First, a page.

Miseries, Contribution And Greatness Of Robert Bunsen


Born into an academic family and well-versed in many disciplines, Bunsen made chemistry his field of choice. After receiving his doctorate at the age of nineteen, Bunsen went on a partially government-funded tour throughout Europe, where he met many chemists and engineers. His travels provided him with a network of contacts that he used throughout his career. Upon his return and after teaching at several universities, he settled into a professorship at the University of Heidelberg in 1852, where he stayed until his retirement in 1889.

Bunsen was an avid experimentalist. He spent much of his time in the laboratory trying to discover the composition of chemical substances. His early research concerned the properties of arsenic and its compounds. In particular, the chemical composition of a certain class of chemicals, called cacodyls, was unknown. His experiments showed that cacodyls were oxides of arsenic. But Bunsen’s work with arsenic nearly cost him his life—he nearly killed himself through arsenic poisoning and lost the sight in one eye during his experiments with cacodyls.

Arsenic is the twentieth most abundant element in Earth’s crust, averaging a concentration of approximately 2 ppm. Arsenopyrite (FeAsS) is its most common mineral. Arsenic occurs widely in nature, and most abundantly in sulfide ores and the products of volcanic eruptions. Arsenic concentrations in rock and soil are highly variable; the highest concentrations are in hydrothermal sulfide mineralization areas. Arsenic has two common oxidation states: +5, the predominant one and the less thermodynamically stable +3. Arsenic has twenty-three isotopes; of these, one (mass 75) is stable. The other isotopes have very short half-lives.

Trace amounts of arsenic occur in groundwater; it may cause human cancers at concentrations in drinking water of about 300 ppb. The U.S. Environmental Protection Agency (EPA) has proposed lowering the maximum allowable arsenic concentration in U.S. drinking water from 50 to 5 ppb. The latter lower limit is still controversial. The properties of arsenic sulfides were known to physicians and “professional prisoners” in the fifth century B.C.E. Albertus Magnus (1193–1280) is credited with having isolated elemental arsenic by heating auripigment (As2S3 ) with soap.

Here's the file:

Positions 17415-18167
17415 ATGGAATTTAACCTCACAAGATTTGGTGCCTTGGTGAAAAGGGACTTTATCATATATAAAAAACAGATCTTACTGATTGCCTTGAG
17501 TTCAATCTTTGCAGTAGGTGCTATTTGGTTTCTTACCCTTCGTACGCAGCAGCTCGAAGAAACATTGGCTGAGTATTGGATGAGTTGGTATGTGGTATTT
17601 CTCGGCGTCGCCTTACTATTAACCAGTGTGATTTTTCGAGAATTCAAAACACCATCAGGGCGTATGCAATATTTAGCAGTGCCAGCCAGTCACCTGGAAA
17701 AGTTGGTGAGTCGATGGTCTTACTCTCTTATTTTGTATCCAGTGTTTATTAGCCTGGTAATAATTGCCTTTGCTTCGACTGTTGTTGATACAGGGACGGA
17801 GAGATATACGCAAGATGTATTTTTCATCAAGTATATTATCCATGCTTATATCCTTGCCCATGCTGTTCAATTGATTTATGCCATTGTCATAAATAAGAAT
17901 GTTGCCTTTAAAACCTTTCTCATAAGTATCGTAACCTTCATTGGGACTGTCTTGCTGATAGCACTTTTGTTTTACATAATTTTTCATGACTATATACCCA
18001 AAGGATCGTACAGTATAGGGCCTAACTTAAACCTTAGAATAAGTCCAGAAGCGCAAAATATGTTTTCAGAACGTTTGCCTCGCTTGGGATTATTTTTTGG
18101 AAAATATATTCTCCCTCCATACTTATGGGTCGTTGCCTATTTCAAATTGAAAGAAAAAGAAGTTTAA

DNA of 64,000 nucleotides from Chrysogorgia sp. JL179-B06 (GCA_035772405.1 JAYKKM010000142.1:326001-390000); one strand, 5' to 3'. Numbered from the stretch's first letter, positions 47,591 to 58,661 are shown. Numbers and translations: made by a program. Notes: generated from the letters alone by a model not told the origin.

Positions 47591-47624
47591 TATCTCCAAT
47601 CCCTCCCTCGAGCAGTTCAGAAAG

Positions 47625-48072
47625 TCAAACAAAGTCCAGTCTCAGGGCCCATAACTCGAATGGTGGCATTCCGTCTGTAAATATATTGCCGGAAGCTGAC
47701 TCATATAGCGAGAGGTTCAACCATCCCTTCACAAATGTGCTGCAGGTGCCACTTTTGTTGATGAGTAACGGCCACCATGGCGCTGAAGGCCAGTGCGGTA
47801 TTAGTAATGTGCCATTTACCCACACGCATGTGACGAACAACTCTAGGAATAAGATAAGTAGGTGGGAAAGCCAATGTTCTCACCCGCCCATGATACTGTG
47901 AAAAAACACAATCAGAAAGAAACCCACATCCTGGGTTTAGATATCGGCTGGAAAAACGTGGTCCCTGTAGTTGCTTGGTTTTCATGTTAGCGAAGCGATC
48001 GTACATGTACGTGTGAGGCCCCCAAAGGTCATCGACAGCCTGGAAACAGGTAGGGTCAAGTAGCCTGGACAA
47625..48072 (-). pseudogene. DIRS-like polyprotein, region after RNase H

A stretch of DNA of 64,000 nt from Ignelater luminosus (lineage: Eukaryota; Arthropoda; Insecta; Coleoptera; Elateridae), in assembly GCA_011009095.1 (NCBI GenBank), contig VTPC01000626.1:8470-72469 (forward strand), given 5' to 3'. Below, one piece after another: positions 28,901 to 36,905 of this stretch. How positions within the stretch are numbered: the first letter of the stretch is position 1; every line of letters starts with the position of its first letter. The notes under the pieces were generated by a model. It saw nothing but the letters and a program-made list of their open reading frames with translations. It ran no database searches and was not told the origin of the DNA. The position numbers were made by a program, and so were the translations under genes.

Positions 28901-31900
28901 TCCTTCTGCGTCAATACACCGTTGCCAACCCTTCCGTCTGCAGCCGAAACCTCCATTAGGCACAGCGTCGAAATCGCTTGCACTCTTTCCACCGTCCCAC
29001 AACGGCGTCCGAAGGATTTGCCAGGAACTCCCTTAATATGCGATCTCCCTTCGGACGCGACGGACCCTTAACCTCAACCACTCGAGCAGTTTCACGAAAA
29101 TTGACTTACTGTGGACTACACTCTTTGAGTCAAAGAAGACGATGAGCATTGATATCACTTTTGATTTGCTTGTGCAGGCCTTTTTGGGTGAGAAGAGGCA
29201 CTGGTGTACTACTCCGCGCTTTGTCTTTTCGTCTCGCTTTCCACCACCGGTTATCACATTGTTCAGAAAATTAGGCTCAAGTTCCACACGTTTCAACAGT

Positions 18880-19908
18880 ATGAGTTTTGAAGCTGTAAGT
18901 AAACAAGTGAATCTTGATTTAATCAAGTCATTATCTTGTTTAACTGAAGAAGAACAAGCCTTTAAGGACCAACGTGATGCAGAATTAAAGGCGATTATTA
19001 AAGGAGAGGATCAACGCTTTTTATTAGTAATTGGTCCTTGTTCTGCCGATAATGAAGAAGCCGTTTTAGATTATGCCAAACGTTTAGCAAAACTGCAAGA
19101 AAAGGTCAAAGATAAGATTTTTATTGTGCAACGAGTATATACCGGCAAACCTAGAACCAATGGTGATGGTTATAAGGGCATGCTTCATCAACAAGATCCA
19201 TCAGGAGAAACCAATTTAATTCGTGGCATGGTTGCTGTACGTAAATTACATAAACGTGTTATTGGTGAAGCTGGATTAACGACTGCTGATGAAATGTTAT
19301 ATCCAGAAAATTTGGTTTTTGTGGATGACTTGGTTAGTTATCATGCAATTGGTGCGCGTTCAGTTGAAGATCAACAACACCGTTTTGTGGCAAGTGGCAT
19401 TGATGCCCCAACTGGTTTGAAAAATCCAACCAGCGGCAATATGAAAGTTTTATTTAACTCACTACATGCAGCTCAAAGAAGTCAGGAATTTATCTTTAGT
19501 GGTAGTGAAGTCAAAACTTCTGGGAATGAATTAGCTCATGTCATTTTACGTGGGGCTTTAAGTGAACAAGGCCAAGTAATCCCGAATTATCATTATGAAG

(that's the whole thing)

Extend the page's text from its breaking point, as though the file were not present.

Beneficial effects of arsenic compounds have been known for a very long time. Arsenic was important in the development of metallurgy at the beginning of the Bronze Age and later as a pigment and as an incendiary warfare ingredient. Since ancient and classical times, arsenic formulations have been prescribed to cure diseases. Historically arsenic compounds were alchemical ingredients and the art of secret poisoning was a part of the social and political life of many societies. Arsenic toxicity resulted in the deaths of painters who mixed arsenic pigments.

Between 1850 and 1950 humans were habitually exposed to arsenic in medicine, food, air, and water. Consumer products of the period that contained arsenic included pigments, medicated soaps, embalming solutions, adhesive envelopes, glass, fly-powder, and rat poison. Currently arsenic is a part of wood preservatives, some pesticides, non- ferrous alloys, and semiconductor manufacture. Arsenic may be released into the environment from metal smelting and coal burning.